and misery be red like crimson ; let shame and confusion cover his face ; let clouds overhang his soul, and his heart be in heaviness within him : let him but ask this question in sincerity of heart, and the answer is — All things are forgiven to the penitent; all things are possible to him that believeth. Let him hear our Saviour's invitation: Come unto me^ all ye that labour and are heavy laden^ and I will give you rest It is not the cold and comfortless assurance, that if you now begin a new life, and if that life is spared, and if the good works you do in future outweigh your past iniquities, you may be forgiven and be saved. But the message is, Turn now to God, and all is pardoned. All things are now ready; there is no fiery ordeal to be passed, but the transition is immediate. You may put forth your hand this moment to the tree of life, and eat and live for ever. There is a short cut from that deep and miry road of toil and misery and danger, into the ways of pleasantness and paths of peace, into the sunshine of God's favour ; into the confines of never-ending day and of everlasting love. These are the glad tidings to the meek. This is the message which heals the broken-hearted. or need we fear to deliver it freely. For where this message really reaches, it converts the soul. God's goodness, where there are eyes to see it, melts the heart of stone ; and the blood of Christ not only expiates our guilt, but purges the enlightened conscience from the works of sin.
46 SERMO V. These doctrines I grant may be abused ; and he that expects salvation without turning with all his heart to holiness and to God, does abuse them to his own destruction. But the truth is, that God's mercies in Christ Jesus, when really laid hold on, cannot be abused. They
must produce all righteousness as inevitably as the sun must illuminate the heavens. A good tree cannot bring forth evil fruit ; and this tree of God's own planting will ever have its fruit unto holiness, and the end everlasting life. But there is another spirit in which it is sometimes said of a preacher, " What would he have us to do }" It is a way of throwing on him the charge, that instead of offering plain, sensible, and practical advice, he only puzzles his hearers with high-flown rhapsodies, and sets before them airy, spiritual notions, which have nothing tangible or palpable about them, so as to be reduced to practice or brought forth into real life. It is in fact as much as to say, "What, after all, is it that we do not do.^ We are living reputably; we are satisfied with ourselves ; we do not know where we are deficient : and here are vague and general insinuations that we are fundamentally in error ? Where, then, are we in error ? Let him bring forth his strong reasons, and shew in what we are deficient — what, in a word, we are to do." I answer, you have in a few years or months or days to prepare for eternity. Is a man at a loss to know what he is to do, or rather, does he think he has but a trifling matter on hand when he is just embarking on an endless voyage ? — ^when he is shortly to stand before God and account for every minute of his time ? — when for every idle word he is to give an account in the day of judgment i* — when, according to the works done in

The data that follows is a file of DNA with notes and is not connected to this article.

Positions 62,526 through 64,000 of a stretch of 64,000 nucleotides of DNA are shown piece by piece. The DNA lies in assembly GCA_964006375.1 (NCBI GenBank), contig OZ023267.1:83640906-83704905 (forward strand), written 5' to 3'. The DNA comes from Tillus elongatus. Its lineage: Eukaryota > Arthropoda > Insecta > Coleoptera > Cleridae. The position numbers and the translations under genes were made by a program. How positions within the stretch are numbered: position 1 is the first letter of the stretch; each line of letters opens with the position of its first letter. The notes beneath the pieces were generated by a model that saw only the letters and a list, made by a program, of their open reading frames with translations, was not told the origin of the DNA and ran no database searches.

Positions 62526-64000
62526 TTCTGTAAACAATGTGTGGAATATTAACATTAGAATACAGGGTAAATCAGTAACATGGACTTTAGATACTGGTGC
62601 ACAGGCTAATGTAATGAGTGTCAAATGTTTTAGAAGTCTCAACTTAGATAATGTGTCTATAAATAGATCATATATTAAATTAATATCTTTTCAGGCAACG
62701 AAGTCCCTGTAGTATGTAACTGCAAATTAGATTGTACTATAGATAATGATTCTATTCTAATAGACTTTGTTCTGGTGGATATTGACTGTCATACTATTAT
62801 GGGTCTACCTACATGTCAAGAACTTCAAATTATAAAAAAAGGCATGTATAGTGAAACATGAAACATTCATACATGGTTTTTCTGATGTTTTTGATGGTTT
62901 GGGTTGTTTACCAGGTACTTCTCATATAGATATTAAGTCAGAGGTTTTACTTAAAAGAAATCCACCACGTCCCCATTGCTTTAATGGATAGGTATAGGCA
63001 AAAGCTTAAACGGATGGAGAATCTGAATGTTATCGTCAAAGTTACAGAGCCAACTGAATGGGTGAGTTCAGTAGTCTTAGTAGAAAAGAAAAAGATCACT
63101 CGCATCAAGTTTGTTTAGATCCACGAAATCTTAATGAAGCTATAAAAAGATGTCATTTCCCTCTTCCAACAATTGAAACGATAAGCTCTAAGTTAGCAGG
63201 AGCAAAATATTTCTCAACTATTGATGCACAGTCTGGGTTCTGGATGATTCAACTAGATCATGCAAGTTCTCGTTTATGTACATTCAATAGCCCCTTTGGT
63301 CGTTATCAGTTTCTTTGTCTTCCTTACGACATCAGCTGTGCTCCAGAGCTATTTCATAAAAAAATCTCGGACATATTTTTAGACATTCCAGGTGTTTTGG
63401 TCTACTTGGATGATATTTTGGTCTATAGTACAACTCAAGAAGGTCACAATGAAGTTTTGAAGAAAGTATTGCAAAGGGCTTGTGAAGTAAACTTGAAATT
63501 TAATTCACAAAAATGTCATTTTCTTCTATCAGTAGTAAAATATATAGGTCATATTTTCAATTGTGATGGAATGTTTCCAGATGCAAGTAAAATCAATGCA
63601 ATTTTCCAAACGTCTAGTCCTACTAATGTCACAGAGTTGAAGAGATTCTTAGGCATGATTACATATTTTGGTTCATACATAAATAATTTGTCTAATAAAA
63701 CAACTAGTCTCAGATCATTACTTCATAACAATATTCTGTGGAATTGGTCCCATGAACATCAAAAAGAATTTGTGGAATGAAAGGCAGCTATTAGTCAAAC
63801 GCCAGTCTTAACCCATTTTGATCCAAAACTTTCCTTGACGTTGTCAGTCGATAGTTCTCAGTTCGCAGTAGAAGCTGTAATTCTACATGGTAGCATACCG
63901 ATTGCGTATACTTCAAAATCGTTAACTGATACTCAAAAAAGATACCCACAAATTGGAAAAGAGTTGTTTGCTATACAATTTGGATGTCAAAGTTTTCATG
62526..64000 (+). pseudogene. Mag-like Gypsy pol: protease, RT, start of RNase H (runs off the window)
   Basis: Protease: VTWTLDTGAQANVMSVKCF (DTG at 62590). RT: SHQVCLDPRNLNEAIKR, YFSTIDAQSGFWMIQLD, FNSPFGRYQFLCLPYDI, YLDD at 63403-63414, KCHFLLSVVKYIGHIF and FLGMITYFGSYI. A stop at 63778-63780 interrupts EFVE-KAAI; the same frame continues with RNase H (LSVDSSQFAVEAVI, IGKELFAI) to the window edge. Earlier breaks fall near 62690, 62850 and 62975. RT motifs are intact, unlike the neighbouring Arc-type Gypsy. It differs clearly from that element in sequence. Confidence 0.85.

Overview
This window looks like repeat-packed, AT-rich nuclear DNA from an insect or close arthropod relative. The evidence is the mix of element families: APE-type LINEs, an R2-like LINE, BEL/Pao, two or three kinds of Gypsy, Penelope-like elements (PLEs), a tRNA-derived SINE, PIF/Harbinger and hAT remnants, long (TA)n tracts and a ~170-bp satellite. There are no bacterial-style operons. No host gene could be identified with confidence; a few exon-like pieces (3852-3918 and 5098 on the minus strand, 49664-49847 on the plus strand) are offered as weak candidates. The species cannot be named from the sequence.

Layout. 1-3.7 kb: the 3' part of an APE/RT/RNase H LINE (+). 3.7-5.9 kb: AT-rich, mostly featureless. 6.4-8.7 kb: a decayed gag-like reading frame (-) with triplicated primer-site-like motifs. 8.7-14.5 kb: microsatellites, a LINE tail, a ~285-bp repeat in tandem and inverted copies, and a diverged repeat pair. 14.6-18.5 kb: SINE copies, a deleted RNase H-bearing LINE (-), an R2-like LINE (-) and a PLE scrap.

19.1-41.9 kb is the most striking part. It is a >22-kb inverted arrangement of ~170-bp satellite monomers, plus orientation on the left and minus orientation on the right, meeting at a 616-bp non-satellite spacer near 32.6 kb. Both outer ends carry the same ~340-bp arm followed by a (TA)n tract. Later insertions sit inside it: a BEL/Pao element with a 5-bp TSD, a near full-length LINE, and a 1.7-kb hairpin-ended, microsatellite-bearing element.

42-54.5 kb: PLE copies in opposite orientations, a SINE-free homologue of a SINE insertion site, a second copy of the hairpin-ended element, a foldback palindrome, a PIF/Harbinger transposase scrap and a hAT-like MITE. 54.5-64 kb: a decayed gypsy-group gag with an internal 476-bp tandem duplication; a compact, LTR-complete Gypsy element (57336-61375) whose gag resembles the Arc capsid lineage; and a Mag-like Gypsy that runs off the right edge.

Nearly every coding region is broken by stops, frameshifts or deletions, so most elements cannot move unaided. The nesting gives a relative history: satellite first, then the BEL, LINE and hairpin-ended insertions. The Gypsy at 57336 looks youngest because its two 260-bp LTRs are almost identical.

SERMO V. 47 the body, he is to rise to life eternal, or to be cast into everlasting fire ? But to be more particular. You all profess to believe, and you are right in believing, that the Bible is the only